In 2022, 60% of U.S. imports from Canada included meat and other animal products in addition to grains and seeds used for products like vegetable oil.

Over the last two decades, Mexico has become an increasingly important partner to the U.S. Now the source of more than $40 billion in imported foods, up from around $5 billion in 2000, Mexico overtook Canada as the U.S.'s biggest food supplier in the Western Hemisphere in 2015 and has since held that lead. We rely on our neighbors to the south for products like vegetables, fruits, snack foods, and beer and wine.

The European Union remains another valuable trading partner from which the U.S. imports a great deal of alcohol and spirits, as well as essential oils used to flavor foods.

The availability of imported food can sometimes be volatile with today's globalized supply chains—as in the case of avocados and, more recently, the popular sriracha hot sauce. And when the import of even one good dries up, especially a popular product, it can cause price shocks for consumers while supply chains adjust.

Some foods need to be imported because they only grow in certain regions. Other foods may be imported when distributors can get them more cheaply from another country than from the U.S.

Coffee is famously one of the products the U.S. consumes en masse—and one it relies on other countries to produce. Coffee beans grow best in climates surrounding the equator, which includes Central and South American countries. Brazil and Colombia were the top exporters of coffee to the U.S. in 2022, according to the USDA.

But the U.S. is a food-producing powerhouse of its own, even if what it produces looks different than that produced by other countries.

Where domestic food production is concentrated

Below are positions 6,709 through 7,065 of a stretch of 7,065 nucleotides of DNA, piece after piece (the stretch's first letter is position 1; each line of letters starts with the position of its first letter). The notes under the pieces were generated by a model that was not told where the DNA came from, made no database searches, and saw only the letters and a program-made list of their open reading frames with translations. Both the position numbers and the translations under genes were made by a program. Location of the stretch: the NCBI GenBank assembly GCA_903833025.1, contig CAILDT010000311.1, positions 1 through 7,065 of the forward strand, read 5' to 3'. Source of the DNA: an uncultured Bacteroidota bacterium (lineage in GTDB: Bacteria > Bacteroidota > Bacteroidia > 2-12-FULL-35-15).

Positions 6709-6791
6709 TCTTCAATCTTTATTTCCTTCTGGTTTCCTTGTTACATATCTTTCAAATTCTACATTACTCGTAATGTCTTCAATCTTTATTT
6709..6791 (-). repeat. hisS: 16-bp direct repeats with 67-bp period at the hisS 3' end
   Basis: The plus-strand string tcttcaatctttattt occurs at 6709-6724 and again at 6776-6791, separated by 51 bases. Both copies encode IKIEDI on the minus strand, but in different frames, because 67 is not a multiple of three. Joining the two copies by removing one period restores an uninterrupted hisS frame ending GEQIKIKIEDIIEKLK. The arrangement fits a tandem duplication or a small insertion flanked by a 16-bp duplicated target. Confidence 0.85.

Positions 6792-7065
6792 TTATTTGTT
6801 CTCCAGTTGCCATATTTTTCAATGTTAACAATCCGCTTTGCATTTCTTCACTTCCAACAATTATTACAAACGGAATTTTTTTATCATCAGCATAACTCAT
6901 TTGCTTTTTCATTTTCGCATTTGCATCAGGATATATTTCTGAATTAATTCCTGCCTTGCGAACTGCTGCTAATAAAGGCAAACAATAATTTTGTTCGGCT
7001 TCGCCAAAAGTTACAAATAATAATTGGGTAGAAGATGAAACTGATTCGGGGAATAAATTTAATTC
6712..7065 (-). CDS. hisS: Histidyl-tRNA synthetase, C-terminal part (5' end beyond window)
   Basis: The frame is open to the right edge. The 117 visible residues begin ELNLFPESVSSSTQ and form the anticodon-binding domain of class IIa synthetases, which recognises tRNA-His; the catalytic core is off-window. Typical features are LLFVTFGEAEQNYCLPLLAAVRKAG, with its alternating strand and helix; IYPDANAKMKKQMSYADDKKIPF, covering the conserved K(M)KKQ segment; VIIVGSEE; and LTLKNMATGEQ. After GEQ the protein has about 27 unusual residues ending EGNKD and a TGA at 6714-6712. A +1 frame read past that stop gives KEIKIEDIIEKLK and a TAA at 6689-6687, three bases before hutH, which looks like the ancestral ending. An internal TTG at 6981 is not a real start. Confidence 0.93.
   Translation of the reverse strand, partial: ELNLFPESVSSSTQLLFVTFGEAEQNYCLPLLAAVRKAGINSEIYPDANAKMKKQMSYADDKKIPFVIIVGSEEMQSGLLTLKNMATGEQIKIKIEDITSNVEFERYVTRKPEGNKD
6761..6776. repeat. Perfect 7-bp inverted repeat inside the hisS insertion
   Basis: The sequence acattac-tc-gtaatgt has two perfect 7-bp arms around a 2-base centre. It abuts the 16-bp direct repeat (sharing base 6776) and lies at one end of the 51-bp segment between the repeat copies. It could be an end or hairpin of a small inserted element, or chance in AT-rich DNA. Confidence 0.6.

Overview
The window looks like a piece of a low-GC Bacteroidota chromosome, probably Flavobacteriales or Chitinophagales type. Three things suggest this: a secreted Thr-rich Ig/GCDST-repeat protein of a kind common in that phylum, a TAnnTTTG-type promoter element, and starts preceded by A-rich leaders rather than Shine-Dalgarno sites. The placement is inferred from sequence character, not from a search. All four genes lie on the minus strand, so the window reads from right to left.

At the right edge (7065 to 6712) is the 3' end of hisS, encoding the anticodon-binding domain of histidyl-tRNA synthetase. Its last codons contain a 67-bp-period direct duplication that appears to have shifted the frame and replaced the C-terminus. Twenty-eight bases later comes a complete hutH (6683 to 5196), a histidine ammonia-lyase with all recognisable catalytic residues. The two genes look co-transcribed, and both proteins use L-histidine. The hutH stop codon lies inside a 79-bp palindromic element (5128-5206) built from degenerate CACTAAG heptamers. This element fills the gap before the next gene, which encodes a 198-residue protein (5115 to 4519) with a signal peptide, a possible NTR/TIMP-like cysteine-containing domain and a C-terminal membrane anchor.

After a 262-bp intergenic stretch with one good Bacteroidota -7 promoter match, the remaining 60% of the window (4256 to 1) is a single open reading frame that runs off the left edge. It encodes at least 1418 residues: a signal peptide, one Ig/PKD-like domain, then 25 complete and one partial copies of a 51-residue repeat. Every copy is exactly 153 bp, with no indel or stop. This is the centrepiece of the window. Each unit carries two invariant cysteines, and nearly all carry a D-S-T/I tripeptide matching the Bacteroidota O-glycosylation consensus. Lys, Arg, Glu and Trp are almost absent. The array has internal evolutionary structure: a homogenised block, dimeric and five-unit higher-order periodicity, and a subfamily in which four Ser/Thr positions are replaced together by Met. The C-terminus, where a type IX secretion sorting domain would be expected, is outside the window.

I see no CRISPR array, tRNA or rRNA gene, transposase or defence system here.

Map showing the number of food and beverage processing establishments by state.

FoodReady

Although a high share of the products lining the produce aisles of U.S. grocers are imported, that's not the case for other parts of the grocery store. Sugars, sweeteners, and preserved fruits and vegetables are often imported pantry staples. However, dairy, grains, and meats are more frequently domestically produced.

The U.S. also exported 11 metric tons of processed foods to other countries in 2022, with Canada and Mexico being the biggest buyers. The overall export value that year exceeded $38 billion. Common U.S. exports include processed foods like beer, baked goods, condiments, dog and cat food, and fruits, vegetables, and dairy products.

Domestic processing facilities are most prominent in states like California, Texas, New York, and Florida, which serve as major logistics corridors and seaports, along with Pennsylvania, Illinois, and the Pacific Northwest. Meat and dairy product manufacturing make up the largest share of these types of facilities. When it comes to states' economic reliance on food processing businesses, Vermont, Alaska, Oregon, Maine, and Montana have the most facilities in proportion to their populations.

Story editing by Brian Budzynski. Copy editing by Kristen Wegrzyn.

This story originally appeared on FoodReady and was produced and distributed in partnership with Stacker Studio.